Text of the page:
HTTP has remained more or less the same since it was released back in 1999 but that’s all about to change. After several years in development, HTTP/2 has finally been approved and is one step closer to being published as a standard, although this could take several months to actually happen. Not many people will even be aware of this but it’s really, REALLY big news for the Internet.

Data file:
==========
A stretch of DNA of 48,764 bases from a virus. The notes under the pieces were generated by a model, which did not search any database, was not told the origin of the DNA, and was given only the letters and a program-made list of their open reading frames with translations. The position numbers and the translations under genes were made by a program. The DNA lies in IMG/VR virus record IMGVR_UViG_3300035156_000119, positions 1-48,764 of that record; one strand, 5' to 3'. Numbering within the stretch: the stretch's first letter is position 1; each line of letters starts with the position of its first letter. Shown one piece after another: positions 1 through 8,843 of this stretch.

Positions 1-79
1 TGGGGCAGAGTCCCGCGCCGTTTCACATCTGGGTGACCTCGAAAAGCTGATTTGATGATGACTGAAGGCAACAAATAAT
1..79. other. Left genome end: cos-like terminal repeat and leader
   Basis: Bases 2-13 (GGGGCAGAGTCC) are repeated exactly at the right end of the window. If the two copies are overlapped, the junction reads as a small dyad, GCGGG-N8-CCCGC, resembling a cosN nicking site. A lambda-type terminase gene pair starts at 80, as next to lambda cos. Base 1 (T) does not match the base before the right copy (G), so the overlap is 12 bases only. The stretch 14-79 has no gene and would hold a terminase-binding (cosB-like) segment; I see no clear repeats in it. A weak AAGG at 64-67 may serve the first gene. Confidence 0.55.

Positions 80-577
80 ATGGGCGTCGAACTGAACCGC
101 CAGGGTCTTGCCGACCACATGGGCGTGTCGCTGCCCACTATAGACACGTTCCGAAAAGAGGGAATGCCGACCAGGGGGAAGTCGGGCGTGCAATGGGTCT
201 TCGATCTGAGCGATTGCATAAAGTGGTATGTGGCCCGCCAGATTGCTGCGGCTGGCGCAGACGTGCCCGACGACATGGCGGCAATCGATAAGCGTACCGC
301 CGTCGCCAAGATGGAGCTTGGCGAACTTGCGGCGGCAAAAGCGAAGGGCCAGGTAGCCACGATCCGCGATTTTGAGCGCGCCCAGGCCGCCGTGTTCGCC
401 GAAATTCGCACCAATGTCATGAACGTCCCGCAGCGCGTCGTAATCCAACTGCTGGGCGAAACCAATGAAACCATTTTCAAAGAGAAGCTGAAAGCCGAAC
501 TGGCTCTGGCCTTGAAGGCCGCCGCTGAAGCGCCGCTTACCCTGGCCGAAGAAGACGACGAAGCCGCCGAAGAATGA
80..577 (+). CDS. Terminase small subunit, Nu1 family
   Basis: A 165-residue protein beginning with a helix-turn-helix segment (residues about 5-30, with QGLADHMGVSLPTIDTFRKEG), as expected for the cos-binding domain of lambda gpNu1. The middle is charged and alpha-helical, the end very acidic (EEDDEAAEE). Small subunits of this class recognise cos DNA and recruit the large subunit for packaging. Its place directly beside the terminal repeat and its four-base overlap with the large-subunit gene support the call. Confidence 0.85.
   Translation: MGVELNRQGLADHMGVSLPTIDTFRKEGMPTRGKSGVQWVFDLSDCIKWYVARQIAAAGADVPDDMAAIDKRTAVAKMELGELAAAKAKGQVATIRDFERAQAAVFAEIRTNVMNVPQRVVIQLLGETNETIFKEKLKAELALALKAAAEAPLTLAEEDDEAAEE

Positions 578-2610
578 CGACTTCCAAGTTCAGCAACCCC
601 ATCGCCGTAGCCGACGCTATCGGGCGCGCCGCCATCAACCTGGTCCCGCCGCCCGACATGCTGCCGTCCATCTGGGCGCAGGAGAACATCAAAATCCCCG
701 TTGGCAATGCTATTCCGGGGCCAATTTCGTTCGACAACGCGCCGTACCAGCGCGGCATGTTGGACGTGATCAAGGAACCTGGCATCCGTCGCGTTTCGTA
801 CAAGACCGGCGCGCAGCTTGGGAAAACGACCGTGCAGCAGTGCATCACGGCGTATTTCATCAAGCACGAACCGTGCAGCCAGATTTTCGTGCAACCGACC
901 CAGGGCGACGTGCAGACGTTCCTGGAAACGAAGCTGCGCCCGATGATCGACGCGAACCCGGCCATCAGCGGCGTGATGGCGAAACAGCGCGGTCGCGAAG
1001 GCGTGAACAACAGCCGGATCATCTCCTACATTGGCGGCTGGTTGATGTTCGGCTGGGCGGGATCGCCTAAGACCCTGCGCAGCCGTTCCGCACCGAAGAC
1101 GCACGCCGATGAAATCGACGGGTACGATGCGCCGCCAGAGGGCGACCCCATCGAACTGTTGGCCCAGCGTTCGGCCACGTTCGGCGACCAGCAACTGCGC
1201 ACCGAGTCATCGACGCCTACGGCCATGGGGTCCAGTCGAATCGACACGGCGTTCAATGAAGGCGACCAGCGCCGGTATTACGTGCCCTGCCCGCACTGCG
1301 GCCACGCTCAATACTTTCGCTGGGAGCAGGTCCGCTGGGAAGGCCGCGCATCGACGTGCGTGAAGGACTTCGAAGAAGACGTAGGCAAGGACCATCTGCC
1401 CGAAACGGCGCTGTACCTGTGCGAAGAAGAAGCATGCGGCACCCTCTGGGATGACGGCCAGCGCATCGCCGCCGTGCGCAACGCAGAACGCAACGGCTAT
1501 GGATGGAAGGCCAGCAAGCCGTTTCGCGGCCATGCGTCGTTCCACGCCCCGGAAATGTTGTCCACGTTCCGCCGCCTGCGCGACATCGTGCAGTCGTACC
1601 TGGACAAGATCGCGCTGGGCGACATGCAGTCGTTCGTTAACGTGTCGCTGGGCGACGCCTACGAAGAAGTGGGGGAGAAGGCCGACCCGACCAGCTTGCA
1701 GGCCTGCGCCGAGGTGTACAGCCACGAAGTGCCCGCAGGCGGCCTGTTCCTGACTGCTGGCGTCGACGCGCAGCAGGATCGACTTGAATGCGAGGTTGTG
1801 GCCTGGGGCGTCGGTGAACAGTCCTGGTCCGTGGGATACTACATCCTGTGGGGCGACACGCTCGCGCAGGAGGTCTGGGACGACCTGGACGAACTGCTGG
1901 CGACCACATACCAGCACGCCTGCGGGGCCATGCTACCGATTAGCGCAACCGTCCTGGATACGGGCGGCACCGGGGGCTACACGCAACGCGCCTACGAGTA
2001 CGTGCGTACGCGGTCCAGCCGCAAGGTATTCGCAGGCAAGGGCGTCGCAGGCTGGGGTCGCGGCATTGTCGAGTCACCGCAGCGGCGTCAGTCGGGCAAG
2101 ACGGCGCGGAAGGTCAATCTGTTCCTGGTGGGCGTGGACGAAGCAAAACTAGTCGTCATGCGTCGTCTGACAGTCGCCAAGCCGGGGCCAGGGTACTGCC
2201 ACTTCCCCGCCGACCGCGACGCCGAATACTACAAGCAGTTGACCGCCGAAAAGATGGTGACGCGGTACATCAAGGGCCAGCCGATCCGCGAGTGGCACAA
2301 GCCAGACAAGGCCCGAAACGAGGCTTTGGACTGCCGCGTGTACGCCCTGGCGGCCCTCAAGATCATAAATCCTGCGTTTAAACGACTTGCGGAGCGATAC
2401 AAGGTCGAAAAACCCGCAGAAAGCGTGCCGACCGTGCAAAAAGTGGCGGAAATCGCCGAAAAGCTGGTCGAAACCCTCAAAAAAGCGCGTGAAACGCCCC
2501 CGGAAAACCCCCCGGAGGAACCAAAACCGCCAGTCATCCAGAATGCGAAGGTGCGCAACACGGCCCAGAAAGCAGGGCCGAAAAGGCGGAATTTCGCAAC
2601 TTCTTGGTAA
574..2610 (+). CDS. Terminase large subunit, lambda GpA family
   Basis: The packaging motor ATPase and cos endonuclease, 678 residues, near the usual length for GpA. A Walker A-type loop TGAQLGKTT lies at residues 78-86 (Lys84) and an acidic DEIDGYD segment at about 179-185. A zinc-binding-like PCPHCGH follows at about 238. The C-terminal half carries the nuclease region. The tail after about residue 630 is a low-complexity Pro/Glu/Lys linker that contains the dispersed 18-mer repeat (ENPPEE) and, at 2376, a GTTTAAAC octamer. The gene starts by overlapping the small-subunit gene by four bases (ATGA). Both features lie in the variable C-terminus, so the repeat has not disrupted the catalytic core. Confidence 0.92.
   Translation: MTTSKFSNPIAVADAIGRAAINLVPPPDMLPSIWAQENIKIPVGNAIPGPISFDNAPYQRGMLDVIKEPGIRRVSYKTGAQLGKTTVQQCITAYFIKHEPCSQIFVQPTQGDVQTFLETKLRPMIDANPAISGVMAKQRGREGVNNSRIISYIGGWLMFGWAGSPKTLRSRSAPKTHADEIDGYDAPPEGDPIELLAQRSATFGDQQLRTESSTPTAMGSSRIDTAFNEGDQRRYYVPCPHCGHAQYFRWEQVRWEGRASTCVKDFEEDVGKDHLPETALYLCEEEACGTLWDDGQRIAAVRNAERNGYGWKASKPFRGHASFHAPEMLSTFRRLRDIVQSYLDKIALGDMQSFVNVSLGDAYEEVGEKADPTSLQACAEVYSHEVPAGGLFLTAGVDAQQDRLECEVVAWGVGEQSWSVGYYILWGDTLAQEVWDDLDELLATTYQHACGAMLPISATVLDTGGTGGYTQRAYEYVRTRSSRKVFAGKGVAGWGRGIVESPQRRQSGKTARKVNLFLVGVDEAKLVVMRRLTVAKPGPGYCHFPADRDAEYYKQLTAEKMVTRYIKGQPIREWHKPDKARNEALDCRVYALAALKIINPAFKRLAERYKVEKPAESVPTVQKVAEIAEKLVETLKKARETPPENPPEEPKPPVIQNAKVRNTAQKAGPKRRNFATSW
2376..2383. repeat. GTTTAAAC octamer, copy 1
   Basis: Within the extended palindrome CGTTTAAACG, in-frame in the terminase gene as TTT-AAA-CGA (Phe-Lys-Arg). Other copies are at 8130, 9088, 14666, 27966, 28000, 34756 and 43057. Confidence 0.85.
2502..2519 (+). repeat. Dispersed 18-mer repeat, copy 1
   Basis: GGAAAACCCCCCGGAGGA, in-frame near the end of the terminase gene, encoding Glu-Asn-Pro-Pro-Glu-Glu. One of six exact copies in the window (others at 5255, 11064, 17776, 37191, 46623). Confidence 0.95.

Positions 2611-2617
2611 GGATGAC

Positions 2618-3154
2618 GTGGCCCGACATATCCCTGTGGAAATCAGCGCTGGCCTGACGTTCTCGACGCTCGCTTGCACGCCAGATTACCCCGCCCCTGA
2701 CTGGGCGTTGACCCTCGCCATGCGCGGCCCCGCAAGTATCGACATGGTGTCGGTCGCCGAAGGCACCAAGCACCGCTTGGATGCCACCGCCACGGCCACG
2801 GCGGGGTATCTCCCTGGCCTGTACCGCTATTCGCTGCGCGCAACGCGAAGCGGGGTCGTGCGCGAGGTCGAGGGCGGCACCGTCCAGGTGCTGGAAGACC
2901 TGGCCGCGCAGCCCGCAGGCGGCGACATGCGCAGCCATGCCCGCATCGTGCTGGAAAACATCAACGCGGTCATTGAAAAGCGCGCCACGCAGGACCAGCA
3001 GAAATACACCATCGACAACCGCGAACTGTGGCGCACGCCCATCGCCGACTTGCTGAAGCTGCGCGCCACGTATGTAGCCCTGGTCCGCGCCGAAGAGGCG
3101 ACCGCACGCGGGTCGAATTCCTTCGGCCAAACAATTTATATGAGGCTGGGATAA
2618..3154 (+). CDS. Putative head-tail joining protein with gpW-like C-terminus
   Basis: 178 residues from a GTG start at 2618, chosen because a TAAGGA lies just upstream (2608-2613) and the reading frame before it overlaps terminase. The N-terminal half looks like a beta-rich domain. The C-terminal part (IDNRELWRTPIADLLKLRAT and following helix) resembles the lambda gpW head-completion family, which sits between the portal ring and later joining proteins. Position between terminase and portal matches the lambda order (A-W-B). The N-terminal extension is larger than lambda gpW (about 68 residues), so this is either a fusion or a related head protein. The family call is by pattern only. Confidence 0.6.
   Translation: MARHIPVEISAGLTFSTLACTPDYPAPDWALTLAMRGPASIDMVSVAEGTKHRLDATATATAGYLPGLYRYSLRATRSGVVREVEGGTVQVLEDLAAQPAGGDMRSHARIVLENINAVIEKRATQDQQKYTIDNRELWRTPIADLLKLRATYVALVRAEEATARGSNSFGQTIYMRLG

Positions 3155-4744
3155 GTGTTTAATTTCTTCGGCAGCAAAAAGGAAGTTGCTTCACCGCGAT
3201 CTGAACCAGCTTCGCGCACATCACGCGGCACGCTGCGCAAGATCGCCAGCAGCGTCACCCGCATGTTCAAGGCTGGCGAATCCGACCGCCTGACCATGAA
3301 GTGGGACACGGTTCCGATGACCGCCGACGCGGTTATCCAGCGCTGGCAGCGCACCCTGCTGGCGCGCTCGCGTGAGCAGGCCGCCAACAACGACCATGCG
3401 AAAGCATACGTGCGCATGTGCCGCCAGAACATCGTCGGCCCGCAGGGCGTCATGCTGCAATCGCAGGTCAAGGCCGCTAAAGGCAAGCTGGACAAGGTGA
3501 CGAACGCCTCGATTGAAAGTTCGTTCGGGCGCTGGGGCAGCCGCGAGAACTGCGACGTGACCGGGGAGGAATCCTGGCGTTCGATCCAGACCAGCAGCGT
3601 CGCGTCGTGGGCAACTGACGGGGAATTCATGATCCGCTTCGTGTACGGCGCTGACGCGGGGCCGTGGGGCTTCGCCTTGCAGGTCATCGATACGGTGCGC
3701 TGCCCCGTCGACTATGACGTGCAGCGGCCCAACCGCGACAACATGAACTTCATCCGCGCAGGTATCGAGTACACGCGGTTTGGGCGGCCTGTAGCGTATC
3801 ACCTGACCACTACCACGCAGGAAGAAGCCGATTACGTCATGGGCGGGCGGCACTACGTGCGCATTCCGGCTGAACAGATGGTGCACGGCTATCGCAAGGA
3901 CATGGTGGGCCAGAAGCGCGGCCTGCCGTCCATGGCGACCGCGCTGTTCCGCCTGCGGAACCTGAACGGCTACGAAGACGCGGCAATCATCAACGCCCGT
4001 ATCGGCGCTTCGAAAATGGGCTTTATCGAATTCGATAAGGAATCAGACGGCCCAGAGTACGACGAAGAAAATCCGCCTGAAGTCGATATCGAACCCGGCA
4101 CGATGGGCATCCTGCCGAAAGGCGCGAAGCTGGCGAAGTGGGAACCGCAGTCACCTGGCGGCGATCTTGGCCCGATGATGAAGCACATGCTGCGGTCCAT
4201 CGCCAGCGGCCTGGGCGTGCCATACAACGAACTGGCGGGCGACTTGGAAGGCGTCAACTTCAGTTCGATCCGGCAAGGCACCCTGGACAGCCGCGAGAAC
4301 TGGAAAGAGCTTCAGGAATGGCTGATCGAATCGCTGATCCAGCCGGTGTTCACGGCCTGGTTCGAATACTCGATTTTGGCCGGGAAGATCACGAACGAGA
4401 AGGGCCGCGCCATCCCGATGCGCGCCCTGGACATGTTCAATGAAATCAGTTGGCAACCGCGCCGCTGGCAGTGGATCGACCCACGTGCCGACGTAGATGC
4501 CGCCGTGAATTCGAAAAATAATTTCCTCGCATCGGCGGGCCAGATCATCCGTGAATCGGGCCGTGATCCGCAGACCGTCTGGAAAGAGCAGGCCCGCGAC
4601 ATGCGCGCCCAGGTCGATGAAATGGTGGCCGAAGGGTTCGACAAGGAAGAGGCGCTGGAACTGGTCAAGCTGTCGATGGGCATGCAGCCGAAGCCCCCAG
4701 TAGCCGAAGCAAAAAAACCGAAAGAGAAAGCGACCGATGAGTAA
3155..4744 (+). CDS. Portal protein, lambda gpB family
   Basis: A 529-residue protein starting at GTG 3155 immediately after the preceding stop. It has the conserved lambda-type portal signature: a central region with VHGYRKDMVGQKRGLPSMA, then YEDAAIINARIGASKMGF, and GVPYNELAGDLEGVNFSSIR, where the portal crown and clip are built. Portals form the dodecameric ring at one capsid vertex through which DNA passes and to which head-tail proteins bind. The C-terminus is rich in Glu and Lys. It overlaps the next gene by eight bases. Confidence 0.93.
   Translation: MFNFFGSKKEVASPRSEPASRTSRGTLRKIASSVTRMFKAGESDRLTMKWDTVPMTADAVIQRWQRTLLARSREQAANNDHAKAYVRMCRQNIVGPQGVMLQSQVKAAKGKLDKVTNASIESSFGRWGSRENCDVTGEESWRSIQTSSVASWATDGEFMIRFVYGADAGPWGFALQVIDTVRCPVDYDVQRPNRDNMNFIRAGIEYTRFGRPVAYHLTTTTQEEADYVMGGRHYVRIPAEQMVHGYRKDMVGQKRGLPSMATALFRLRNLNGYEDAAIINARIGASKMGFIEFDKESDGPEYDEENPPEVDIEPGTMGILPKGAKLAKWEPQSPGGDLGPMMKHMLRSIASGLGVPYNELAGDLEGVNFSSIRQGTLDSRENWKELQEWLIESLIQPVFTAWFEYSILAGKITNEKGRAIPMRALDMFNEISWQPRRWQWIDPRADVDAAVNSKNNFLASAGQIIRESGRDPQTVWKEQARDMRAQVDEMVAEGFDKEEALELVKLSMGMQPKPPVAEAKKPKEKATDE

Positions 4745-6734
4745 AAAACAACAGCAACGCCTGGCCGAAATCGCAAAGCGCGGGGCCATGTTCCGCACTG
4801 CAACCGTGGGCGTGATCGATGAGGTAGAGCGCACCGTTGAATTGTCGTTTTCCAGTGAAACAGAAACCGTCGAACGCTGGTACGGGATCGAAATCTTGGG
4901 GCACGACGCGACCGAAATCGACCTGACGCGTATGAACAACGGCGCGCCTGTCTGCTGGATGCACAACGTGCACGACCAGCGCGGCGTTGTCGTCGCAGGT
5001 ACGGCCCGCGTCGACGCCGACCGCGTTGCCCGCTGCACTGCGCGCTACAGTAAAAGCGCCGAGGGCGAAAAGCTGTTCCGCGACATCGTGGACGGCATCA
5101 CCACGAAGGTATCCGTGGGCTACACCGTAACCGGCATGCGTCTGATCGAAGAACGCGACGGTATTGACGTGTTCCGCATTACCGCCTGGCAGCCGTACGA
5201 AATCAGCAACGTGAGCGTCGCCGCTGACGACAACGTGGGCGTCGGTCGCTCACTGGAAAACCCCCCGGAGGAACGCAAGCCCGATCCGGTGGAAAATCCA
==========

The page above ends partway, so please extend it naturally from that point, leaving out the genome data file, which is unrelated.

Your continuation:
Today, the next major version of HTTP took a big step toward becoming a reality; it’s been officially finalized and now moves towards being fully standardized. According to a blog by Mark Nottingham, the chair of the IETF HTTP Working Group, the standard was completed today and is on its way to the RFC Editor to go through editorial processes before being published as a standard. HTTP/2 is a huge deal; it’s the next big version of the Hypertext Transfer Protocol, marking the largest change since 1999 when HTTP 1.1 was adopted. The new standard brings a number of benefits to one of the Web’s core technologies, such as faster page loads, longer-lived connections, more items arriving sooner and server push. HTTP/2 uses the same HTTP APIs that developers are familiar with, but offers a number of new features they can adopt.